In her separate statement, Commissioner Harbour said that she respectfully dissented from the vote, as “The Commission should take advantage of this opportunity to conduct a thorough, independent review of the evidence, to determine whether an antitrust violation has occurred, and to write an opinion clarifying the law relating to coordinated interaction.” More than a year after the Commission voted to file its complaint in this matter, she said, “The evidence still supports – and, if anything, more strongly supports – a ‘reason to believe’ that Arch’s acquisition of Triton’s North Rochelle mine may substantially lessen competition in the [SPRB] coal market, and therefore may have violated the antitrust laws.”
She continued by saying that, “My disagreement with the majority’s position has both substantive and procedural dimensions. Substantively, I believe that there remains a strong factual and legal basis for an antitrust challenge, regardless of the district court and appellate court findings. I base this conclusion not only on the existing evidentiary record, but also on substantial new evidence that tends to further support the likelihood of coordinated interaction. I further believe that the district court made numerous errors of fact and economic inference, and also applied the law incorrectly. If the Commission does not continue its enforcement action, we run the risk that the district court opinion will impose an unnecessarily high burden of proof for future merger challenges predicated on coordinated effects.”
Procedurally, she said, “I believe that the pursuit of administrative litigation would fulfill our Congressionally-mandated responsibility – as expert antitrust fact finders and adjudicators – to further develop the factual record, clarify the law of mergers with respect to coordinated effects, and offer much-needed guidance to the legal and business communities.”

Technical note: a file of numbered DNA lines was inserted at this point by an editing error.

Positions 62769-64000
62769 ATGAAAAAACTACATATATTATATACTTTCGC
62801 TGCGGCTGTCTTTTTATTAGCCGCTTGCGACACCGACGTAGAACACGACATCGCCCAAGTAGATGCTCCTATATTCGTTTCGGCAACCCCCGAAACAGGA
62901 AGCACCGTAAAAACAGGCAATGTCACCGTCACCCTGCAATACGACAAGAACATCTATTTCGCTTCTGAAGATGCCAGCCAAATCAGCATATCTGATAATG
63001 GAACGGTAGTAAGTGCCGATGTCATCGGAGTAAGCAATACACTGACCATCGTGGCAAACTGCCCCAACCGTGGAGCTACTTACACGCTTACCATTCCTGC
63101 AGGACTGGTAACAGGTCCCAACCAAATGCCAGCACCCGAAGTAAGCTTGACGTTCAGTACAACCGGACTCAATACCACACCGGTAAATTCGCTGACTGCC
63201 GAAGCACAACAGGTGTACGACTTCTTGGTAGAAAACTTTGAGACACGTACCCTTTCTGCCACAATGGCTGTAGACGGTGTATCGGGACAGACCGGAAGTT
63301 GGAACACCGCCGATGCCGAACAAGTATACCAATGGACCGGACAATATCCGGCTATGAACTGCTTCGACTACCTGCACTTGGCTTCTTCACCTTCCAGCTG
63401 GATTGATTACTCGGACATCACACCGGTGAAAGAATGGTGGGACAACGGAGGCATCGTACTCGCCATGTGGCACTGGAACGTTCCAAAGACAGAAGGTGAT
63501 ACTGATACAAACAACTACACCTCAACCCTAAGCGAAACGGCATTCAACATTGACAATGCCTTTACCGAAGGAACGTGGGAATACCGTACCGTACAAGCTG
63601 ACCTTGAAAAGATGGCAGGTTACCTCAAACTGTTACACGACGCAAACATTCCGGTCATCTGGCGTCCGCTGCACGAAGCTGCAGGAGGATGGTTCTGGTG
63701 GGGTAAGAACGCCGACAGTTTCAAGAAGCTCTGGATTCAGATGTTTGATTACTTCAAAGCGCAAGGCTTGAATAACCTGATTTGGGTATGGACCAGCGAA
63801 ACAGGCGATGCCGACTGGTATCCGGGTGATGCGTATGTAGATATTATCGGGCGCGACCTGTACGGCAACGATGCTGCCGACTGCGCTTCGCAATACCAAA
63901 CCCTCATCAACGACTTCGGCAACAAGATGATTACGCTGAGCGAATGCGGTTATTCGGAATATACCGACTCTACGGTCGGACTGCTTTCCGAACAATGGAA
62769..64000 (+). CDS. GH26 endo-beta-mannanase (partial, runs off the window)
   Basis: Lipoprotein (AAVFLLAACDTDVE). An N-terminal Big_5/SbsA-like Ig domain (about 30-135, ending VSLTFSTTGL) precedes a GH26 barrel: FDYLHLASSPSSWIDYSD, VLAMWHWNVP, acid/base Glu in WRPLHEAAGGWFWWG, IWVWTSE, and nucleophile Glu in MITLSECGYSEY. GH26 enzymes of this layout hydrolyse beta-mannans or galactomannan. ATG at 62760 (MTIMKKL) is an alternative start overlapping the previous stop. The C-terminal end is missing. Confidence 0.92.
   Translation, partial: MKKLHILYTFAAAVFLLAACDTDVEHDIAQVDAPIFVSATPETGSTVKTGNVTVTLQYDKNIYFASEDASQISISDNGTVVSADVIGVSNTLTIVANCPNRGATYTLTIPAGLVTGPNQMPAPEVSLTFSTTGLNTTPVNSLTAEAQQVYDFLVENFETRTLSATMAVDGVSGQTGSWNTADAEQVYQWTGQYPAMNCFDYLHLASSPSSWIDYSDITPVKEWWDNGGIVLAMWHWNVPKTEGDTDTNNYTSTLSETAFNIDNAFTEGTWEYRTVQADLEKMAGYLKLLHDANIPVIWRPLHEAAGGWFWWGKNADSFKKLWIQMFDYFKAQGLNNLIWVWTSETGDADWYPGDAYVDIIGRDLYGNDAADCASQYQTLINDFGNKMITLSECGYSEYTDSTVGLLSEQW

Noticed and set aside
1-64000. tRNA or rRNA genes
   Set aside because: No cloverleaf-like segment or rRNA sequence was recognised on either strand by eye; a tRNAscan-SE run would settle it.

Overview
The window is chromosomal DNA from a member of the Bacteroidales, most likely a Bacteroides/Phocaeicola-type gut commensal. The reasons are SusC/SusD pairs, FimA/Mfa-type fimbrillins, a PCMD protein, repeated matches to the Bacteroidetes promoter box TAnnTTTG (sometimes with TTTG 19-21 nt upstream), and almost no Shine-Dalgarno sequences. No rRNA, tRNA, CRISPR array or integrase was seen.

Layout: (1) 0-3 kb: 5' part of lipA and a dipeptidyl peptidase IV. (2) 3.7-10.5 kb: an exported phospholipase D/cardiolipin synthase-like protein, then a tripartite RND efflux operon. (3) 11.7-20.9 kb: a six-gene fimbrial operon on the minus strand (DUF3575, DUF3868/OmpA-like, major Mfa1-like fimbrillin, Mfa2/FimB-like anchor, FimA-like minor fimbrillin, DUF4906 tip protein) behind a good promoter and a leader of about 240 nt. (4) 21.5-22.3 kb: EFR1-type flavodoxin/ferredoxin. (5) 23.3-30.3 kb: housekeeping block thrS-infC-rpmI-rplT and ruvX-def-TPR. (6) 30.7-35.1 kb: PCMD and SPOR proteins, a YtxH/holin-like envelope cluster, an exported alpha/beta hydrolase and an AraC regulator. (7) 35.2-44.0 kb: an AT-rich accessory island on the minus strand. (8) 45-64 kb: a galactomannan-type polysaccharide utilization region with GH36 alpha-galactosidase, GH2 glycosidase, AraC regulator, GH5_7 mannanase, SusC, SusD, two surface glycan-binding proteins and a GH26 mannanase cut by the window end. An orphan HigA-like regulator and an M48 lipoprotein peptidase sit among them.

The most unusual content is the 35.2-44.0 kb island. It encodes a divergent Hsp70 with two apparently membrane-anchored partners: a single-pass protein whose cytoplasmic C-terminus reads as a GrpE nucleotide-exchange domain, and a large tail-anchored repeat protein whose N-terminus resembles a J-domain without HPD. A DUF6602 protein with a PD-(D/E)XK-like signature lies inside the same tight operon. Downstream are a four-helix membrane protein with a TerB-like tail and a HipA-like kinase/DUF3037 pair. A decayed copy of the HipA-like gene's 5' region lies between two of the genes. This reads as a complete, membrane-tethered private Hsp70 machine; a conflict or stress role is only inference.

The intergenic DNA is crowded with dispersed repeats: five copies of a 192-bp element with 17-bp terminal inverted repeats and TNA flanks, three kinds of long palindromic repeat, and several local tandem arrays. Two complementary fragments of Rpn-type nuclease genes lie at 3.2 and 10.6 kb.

Commissioner Leary’s Statement
In his separate statement, Commissioner Leary said that while he joined in the decision to close this matter and agree[d] with the Commission’s statement of its reasons for doing so, he chose to comment because he originally dissented from the decision to seek a preliminary injunction, and said then “that the administrative arena is the best place to address the challenging issues presented by this case.”
While he still believes that an administrative trial would have been preferable, and stated his reasons for this belief, Commissioner Leary said, “However, that was then and this is now. In light of the facts developed during the preliminary injunction proceeding, I no longer have reason to believe that the merger is likely to have an adverse effect on competition.” He did say, though, that the Commission “can always intervene down the road, should the need arise,” due to anticompetitive conduct.
The FTC voted to challenge the proposed acquisition in April 2004, filing complaints before both a federal district court and an FTC administrative law judge. The case subsequently was heard before the U.S. District Court for the District of Columbia, which denied the Commission’s motion for a preliminary injunction. The Commission then filed a motion for an injunction pending appeal in the U.S. Court of Appeals for the District of Columbia Circuit, which denied the motion. On September 10, 2004, the Commission withdrew the matter from administrative litigation.
The action announced today concludes the FTC’s law enforcement actions to enjoin the acquisition.
The Commission’s statement, as well as those of Commissioners Harbour and Leary, are available on the FTC’s Web site as a link to this press release.
Copies of the three statements are available from the FTC’s Web site at http://www.ftc.gov and also from the FTC’s Consumer Response Center, Room 130, 600 Pennsylvania Avenue, N.W., Washington, DC 20580. The FTC’s Bureau of Competition seeks to prevent business practices that restrain competition. The Bureau carries out its mission by investigating alleged law violations and, when appropriate, recommending that the Commission take formal enforcement action. To notify the Bureau concerning particular business practices, call or write the Office of Policy and Evaluation, Room 394, Bureau of Competition, Federal Trade Commission, 600 Pennsylvania Ave, N.W., Washington, DC 20580, Electronic Mail: firstname.lastname@example.org; Telephone (202) 326-3300. For more information on the laws that the Bureau enforces, the Commission has published “Promoting Competition, Protecting Consumers: A Plain English Guide to Antitrust Laws,” which can be accessed at http://www.ftc.gov/bc/compguide/index.htm.
(FTC File No. 031-0191; Docket No. D09316)